Last updated 17 December 2015
Slugs are compressed and pre-packaged copies of your application
optimized for distribution to the
dyno manager. When you
git push to
Heroku, your code is received by the slug compiler which transforms
your repository into a slug. Scaling an application then downloads and
expands the slug to a dyno for execution.
The slug compiler is invoked by a git pre-receive hook, which follows these steps:
- Create a fresh checkout of HEAD from the master branch.
- Remove anything specified in a top-level
- Download, build, and install local dependencies as specified in
your build file (for example, Gemfile,
pom.xml, etc.) with the dependency management tool supported by the language (e.g. Bundler, npm, pip, Maven).
- Package the final slug archive.
Slug compilation is currently limited to 15 minutes. If your deploys start timing out during compilation there are various strategies to speed things up, but these will vary based upon the build tool used. Very large applications which time out should usually have independent components spun off into separate libraries. Keep in mind that disk IO performance on dynos can vary widely, so in some cases compilations that finish in 10 minutes on a local SSD could take over 15 during deployment.
Ignoring files with
If your repository contains files not necessary to run your app, you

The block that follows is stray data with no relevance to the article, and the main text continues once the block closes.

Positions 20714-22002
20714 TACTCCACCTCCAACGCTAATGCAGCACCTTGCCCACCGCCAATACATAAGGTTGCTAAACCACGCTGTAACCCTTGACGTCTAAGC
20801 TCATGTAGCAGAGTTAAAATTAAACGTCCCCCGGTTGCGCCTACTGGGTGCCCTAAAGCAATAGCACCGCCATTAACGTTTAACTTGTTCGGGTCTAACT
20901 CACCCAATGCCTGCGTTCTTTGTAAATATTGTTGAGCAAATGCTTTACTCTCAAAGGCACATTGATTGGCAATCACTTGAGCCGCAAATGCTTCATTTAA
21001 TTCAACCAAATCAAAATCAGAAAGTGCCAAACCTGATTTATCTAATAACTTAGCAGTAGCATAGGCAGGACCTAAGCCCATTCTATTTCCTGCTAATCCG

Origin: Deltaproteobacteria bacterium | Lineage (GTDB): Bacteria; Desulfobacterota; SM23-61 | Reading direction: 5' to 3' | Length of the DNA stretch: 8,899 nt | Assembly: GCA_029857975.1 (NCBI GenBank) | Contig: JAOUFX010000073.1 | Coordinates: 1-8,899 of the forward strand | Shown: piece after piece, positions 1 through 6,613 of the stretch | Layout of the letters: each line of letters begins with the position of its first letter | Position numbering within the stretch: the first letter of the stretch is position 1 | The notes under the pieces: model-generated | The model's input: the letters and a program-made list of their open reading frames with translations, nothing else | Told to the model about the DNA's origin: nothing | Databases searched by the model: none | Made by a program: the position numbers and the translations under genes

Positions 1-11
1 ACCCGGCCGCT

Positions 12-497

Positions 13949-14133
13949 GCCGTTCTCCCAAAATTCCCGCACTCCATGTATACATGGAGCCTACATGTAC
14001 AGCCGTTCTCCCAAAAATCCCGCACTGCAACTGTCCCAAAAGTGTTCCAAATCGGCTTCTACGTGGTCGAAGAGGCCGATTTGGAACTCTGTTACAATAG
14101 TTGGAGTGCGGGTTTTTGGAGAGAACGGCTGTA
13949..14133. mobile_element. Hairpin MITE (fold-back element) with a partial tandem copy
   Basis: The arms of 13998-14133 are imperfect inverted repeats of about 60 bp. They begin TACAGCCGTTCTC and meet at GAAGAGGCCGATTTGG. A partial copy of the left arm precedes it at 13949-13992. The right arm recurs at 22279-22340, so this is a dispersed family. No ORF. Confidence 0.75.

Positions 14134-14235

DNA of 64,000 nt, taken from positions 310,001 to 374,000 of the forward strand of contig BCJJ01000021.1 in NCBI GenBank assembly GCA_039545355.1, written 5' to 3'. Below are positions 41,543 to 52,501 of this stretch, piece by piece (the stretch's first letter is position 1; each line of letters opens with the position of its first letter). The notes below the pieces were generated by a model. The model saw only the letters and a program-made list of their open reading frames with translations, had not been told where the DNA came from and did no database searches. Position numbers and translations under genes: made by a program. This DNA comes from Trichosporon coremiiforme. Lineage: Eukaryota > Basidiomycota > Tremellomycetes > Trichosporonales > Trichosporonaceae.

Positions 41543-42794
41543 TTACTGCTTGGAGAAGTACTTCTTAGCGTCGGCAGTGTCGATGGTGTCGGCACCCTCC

may wish to add these to a
.slugignore file in the root of your
repository. Examples of files you may wish to exclude from the slug:
- Unit tests or specs
- Art sources (like .psd files)
- Design documents (like .pdf files)
- Test data
The format is roughly the same as
.gitignore. Here’s an example
*.psd *.pdf /test /spec
.slugignore file causes files to be removed after you push code
to Heroku and before the buildpack runs. This lets you
prevent large files from being included in the final slug. Unlike
.slugignore does not support negated
You can further reduce the number of unnecessary files (for example,
tmp directories) by ensuring that they aren’t tracked by
git, in which case they won’t be deployed to Heroku either. See
Using a .gitignore file.
Your slug size is displayed at the end of a successful compile after the
Compressing message. The maximum allowed slug size (after compression) is 300MB.
You can inspect the extracted contents of your slug with
heroku run bash and by using commands such as
Slug size varies greatly depending on what language and framework you are using, how many dependencies you have added and other factors specific to your app. Smaller slugs can be transferred to the dyno manager more quickly, allowing for more immediate scaling. You should try to keep your slugs as small and nimble as possible.
Here are some techniques for reducing slug size: